Meet Noah Hill, a third-grader at Brooklyn’s Dr. Ronald E. McNair Public School 5. He’s discovered a simple yet significant technique for finding peace in the midst of chaos: “Breathe in through your nose, and breathe out with a whisper,” he says. This technique, known as “ocean breathing,” has become a valuable stress-reduction tool for him. From pre-kindergarten to grade 12, all New York public schools now teach two to five minutes of mindful breathing every day as part of a mental health campaign.
An immediate need
Recent research, such as the international COH-FIT study, shows an alarming surge in depression, anxiety, and frustration among youth, which has been compounded by the COVID-19 pandemic. In 2021, more than a third of US students reported poor mental health, with 44 percent feeling chronically depressed or gloomy. Mental health problems were on the rise among high school pupils even before the pandemic.
Teachers like Deanna Lashley at PS 5 recognize the difficulties that many kids endure, saying, “A lot of our students have anxiety or anger, and it’s very tough at home”. There has never been a bigger demand for mental health care in schools.
The science of mindfulness
Some people are skeptical about mindful breathing practices, but a growing amount of scientific data backs them up. Studies done by pediatrics professor Erica Sibinga at Johns Hopkins School of Medicine have shown that these techniques can considerably lower anxiety and tension. Mindfulness, in particular, assists children and adolescents, particularly those suffering from trauma and extreme stressors, by enhancing mental health, behavior, and self-acceptance.
Mayor Eric Adams of New York believes in the transforming potential of breathwork and mindfulness. At a press conference, Adams called the initiative “a game-changer. Breathing calms your nervous system, it helps to center us and helps us regain our sense of balance and focus. It is a valuable, low-cost tool that is proven to improve mental health and wellbeing.”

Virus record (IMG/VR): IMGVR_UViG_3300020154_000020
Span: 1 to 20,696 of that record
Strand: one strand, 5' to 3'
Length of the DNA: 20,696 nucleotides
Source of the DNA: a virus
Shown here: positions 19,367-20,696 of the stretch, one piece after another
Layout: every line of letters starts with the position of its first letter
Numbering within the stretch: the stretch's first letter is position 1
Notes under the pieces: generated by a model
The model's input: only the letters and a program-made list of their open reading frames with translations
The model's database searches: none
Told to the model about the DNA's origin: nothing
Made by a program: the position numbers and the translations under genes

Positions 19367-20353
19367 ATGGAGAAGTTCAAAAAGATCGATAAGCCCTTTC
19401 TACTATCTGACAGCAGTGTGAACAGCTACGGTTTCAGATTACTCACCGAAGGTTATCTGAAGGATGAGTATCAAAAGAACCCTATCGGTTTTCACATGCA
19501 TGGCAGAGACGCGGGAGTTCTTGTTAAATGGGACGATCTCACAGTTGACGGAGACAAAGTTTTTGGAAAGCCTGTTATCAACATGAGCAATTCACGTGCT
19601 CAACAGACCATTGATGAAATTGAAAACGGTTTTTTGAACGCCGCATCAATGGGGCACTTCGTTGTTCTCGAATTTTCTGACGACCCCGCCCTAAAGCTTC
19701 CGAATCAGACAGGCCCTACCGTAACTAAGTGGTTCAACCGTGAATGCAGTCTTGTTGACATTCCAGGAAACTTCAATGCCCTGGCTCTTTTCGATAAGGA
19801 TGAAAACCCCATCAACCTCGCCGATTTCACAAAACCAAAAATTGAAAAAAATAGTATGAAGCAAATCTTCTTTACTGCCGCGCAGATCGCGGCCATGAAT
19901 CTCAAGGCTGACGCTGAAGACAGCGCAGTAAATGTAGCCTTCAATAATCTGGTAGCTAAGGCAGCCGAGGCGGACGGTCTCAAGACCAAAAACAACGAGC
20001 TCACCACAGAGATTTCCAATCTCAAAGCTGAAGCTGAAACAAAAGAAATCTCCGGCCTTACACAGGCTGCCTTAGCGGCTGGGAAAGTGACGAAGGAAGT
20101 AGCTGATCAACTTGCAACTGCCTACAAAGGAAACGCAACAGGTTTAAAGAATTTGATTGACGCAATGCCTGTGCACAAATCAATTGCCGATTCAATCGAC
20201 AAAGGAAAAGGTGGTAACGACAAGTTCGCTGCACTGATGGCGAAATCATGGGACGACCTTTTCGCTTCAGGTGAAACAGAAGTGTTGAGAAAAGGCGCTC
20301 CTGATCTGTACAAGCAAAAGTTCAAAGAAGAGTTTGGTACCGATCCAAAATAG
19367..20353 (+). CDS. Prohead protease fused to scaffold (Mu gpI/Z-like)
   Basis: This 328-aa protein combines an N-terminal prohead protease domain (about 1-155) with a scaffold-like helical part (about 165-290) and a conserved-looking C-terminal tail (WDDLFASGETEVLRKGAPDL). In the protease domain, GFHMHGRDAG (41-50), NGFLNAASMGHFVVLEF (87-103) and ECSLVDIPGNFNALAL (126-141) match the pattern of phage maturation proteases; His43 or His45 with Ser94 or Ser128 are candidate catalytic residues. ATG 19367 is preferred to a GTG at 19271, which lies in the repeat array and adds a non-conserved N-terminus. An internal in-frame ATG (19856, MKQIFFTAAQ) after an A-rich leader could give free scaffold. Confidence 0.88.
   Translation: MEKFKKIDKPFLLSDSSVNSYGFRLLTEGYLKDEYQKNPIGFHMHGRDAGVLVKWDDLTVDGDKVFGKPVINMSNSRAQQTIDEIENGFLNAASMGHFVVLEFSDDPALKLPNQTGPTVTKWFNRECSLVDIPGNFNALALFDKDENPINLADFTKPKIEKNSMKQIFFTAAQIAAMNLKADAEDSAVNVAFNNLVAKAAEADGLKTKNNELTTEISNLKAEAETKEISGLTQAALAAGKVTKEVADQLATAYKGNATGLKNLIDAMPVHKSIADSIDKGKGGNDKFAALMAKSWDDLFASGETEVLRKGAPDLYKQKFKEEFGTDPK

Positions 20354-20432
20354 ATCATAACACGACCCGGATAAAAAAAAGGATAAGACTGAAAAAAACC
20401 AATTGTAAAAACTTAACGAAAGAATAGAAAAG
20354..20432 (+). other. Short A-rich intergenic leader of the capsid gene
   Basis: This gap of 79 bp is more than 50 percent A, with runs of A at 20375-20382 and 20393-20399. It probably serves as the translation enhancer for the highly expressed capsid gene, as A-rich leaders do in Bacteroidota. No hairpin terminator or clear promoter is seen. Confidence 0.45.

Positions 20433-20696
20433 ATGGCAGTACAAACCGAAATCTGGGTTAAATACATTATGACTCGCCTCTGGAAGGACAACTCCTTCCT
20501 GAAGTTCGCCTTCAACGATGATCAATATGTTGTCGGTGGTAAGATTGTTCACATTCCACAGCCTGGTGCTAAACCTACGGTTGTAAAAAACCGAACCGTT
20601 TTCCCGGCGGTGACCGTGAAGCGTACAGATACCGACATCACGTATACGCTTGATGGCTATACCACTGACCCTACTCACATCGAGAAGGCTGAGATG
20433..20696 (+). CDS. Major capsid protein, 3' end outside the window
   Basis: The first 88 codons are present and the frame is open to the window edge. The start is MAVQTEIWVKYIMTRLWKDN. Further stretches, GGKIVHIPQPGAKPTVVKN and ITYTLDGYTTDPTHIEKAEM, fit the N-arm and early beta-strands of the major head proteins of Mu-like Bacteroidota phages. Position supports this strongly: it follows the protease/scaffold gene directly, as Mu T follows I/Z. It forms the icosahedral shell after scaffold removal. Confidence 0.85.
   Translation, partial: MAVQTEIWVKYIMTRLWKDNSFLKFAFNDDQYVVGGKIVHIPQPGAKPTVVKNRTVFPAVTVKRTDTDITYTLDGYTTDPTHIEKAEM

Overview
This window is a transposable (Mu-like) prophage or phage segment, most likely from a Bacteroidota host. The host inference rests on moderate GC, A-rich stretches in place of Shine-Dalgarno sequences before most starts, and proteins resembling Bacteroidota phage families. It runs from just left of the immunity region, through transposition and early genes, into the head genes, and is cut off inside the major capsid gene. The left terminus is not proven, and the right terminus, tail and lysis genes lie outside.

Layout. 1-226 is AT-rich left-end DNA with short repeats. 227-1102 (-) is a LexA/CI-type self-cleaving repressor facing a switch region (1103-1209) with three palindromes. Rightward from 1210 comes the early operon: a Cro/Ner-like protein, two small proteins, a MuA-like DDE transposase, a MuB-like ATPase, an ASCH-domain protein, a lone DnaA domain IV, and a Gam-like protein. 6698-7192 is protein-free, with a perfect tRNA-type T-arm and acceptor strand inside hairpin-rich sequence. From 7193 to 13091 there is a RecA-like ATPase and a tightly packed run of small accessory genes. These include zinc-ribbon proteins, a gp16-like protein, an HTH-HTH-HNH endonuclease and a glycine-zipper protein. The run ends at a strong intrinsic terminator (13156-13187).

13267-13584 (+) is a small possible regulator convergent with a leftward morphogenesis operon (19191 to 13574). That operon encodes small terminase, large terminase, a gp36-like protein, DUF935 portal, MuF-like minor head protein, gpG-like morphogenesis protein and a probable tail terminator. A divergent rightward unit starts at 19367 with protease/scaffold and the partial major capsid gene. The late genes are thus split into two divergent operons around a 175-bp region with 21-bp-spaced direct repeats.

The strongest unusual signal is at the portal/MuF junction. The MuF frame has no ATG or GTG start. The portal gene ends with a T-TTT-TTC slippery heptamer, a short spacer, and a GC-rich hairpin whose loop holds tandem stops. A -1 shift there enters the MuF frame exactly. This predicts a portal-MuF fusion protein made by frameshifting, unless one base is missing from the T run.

New York is not alone in recognizing the relevance of mindfulness education in schools. Over the last decade, England, the United States, Canada, Israel, India, and other countries have implemented youth meditation programs. According to research, schools are great sites to teach meditation because they reach a huge number of children during their formative years when lifelong habits can be formed.
According to Sibinga’s research, structured mindfulness practices provide the most substantial effects. These techniques give students vital tools for navigating life’s obstacles while also promoting a holistic approach to education that incorporates emotional, social, ethical, and spiritual growth.
Mindfulness is useful not only to kids but also to educators. Mindfulness and breathwork have helped teachers like Abimbola Cole Kai-Lewis overcome the difficulties of teaching during the pandemic. According to a 2022 meta-analysis, mindfulness interventions were the most beneficial in promoting long-term benefits in educator wellbeing, even months after implementation.
In schools like Laveen Elementary School in Phoenix, Arizona, mindfulness has become an integral part of the curriculum. Teachers see a remarkable shift in a school culture that emphasizes support and solidarity. The practice has fostered a sense of community, creating a loving environment in which everyone strives for the best.
As Noah Hill and his friend Shawn Boyce demonstrate mindful breathing and yoga poses, they epitomize the positive impact of these practices. In a world filled with challenges, taking a breath becomes a powerful tool, offering hope, calmness, and resilience. Mindfulness is gaining traction in New York schools, which is a breath of fresh air for kids’ well-being and a testament to the importance of cultivating mental health in education.